New metal alloy electrode designed for plus-sized ions
(PhysOrg.com) -- Storing energy from wind farms and releasing that electricity on demand requires high-capacity, low-cost batteries; sodium-ion batteries could be part of the answer now, thanks to fundamental insights garnered by scientists at Pacific Northwest National Laboratory. Instead of force-fitting larger sodium ions into the battery electrodes built for much smaller lithium ions, the research team designed an electrode based on the ion's character, not its circumference. The new electrode or anode is built from a tin and antimony alloy, with specially designed carbon support. This durable new material can store nearly twice as much energy as a carbon electrode in the popular lithium-ion battery.
Balancing battery cost and capacity could be vital to implementing large-scale energy storage systems. Lithium-ion batteries, used in laptop computers and electric cars, are still too expensive. Sodium-ion batteries require less expensive materials and have been studied for some years, but the battery doesn't have enough capacity, and the anode collapses when it releases the larger sodium ions during discharge. The new alloy from PNNL could be vital to creating a durable, high-capacity anode.
In a conventional rechargeable battery, the positively charged sodium or lithium ions travel between cathode and anode. During this trip, charge-balancing electrons travel through an external circuit and do work, such as fuel your electric car. The ions make the trip back and forth between cathode and anode during charge and discharge. The challenge is that while conventional anodes can accommodate the smaller lithium ions, the larger sodium ions degrade the anode, as they leave larger holes when they exit.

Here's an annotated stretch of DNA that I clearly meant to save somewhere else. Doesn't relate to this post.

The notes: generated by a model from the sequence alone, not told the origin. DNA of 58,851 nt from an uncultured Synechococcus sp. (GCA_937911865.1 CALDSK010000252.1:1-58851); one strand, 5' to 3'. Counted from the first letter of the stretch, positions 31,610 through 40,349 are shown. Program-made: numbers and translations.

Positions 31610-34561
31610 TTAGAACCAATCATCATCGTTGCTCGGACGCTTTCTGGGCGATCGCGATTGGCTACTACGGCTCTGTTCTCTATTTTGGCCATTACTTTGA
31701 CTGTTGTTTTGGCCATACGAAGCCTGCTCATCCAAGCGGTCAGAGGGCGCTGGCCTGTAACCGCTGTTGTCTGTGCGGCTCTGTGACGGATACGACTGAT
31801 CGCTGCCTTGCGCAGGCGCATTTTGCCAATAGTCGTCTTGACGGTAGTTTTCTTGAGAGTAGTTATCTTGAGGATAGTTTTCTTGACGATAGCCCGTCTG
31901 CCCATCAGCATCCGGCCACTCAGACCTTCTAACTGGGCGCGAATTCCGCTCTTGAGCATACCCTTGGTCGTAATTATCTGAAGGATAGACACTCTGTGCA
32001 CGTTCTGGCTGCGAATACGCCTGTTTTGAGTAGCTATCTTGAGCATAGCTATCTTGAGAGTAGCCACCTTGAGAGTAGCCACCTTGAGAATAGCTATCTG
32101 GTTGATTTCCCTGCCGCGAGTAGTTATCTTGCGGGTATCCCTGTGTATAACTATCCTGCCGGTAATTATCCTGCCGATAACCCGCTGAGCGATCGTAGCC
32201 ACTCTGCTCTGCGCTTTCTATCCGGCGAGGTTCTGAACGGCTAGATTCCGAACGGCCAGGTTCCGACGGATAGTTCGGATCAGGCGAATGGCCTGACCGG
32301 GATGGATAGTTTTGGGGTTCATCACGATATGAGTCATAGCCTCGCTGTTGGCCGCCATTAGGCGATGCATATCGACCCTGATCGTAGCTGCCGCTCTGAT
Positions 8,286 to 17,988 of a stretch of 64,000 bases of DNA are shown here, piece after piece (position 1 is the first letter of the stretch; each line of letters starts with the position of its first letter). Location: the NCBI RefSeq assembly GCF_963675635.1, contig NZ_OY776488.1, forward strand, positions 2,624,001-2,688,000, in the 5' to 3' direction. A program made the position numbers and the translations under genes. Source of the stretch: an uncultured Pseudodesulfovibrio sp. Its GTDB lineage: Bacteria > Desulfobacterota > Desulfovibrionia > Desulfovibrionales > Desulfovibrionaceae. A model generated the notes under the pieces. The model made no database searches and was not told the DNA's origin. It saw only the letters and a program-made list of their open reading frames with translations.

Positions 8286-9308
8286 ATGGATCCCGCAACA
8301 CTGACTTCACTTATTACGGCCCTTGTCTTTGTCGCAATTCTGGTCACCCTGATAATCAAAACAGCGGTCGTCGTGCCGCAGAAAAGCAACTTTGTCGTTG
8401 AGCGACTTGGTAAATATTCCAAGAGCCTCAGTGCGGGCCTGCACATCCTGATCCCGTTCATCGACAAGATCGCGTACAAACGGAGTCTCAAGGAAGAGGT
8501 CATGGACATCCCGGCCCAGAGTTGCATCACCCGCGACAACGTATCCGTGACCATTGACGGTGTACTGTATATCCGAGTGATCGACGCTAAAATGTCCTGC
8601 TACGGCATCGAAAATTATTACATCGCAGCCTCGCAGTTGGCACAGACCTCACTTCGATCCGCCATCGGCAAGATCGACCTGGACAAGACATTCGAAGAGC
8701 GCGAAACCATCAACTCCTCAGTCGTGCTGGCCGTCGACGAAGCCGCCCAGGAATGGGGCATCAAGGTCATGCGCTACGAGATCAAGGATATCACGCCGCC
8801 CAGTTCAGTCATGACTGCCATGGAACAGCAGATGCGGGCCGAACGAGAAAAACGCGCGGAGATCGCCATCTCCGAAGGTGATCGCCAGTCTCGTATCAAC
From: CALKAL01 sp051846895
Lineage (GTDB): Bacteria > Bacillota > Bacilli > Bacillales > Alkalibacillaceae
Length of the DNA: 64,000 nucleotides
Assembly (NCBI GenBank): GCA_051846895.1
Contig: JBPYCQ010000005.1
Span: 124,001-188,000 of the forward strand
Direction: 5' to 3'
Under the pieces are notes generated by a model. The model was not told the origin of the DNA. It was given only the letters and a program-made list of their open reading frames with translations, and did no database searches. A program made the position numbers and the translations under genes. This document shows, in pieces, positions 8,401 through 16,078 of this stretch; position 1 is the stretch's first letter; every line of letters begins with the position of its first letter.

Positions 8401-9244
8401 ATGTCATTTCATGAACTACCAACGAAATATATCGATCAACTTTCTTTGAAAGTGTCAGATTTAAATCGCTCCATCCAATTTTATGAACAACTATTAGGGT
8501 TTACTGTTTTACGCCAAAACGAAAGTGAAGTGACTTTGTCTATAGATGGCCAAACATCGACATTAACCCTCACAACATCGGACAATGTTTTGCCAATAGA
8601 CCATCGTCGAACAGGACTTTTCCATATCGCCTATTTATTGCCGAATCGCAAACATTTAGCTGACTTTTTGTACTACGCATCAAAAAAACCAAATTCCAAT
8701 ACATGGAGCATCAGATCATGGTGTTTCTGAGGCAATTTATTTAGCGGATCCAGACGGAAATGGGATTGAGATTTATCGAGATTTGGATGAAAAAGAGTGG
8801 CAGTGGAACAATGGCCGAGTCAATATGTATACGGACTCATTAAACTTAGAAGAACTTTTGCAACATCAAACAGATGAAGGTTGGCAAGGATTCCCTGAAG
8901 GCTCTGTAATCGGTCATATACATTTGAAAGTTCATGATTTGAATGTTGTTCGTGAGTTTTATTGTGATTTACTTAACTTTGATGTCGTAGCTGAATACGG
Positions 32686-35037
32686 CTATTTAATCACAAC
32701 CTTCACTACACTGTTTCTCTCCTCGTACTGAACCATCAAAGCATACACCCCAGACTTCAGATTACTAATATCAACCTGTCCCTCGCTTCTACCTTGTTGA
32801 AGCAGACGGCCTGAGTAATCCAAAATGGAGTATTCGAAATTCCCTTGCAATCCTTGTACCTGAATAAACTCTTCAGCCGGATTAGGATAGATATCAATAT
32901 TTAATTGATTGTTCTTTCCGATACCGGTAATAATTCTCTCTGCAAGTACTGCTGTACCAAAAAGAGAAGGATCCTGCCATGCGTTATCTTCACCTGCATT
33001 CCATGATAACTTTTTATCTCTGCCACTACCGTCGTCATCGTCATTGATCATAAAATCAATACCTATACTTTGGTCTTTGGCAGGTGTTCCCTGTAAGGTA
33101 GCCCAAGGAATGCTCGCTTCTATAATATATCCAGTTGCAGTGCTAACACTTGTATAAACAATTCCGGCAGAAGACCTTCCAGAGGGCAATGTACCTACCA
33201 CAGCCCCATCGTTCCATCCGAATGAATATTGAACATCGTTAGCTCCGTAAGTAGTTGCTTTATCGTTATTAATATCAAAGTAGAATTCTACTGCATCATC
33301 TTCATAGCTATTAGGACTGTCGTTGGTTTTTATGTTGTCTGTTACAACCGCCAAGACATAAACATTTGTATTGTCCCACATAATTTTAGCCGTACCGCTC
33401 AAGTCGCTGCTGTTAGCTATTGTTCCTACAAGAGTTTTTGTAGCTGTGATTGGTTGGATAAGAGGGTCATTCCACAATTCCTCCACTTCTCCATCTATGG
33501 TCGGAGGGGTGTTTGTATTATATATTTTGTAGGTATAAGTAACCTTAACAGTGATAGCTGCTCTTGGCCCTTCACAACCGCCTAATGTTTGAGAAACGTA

Researchers at PNNL designed an anode where the sodium doesn't need to insert itself into the material lattice; rather it reacts and forms a chemical compound with the anode. The team designed the anode by combining, at the nanoscale, a tin and antimony alloy with carbon. The team prepared the materials using a weight ratio of 7:3, tin-antimony to carbon.
"People have shown that the alloy reaction can work for lithium-ion batteries," said Dr. Jun Liu, director of the Transformational Material Science Initiative at PNNL. "But, nobody had showed that similar reactions could work for sodium. Our paper is the first to show that you can use the alloy reaction to store sodium ions in the anode."
Based on transmission electron microscopy work at EMSL and other examinations, the team believes the tin- and antimony-rich phases that likely formed during the battery's operations support one another. When one phase becomes disconnected, the other phase takes up the slack, remaining stable and continuing to interact with the sodium.
"In sodium ion batteries, challenges exist in reversibly inserting and extracting those fat and heavy sodium ions in the electrode materials without destroying the host structures," said Dr. Jie Xiao, a senior scientist at PNNL with extensive experiences on energy storage technologies. "Use of SnSb/C nanocomposite smartly avoids this situation by taking advantages of the alloying reactions between sodium and metallic elements."
In tests, the team found that the anode has a reversible capacity of more than 500 mAh/g, that's the amount of charge held per gram of the anode. The anode was able to quickly charge and discharge without significant loses in capacity. The theoretical capacity of graphite used for lithium-ion batteries is 372 mAh/g.
The team is optimizing the alloy composition and structure and carefully examining the structural change of the different alloy phases during the reactions. Further improvements on the alloy could lead to higher capacities, increased durability, and faster charge/discharge cycles and eventually result in wind farms heating houses and powering appliances when breeze-free days.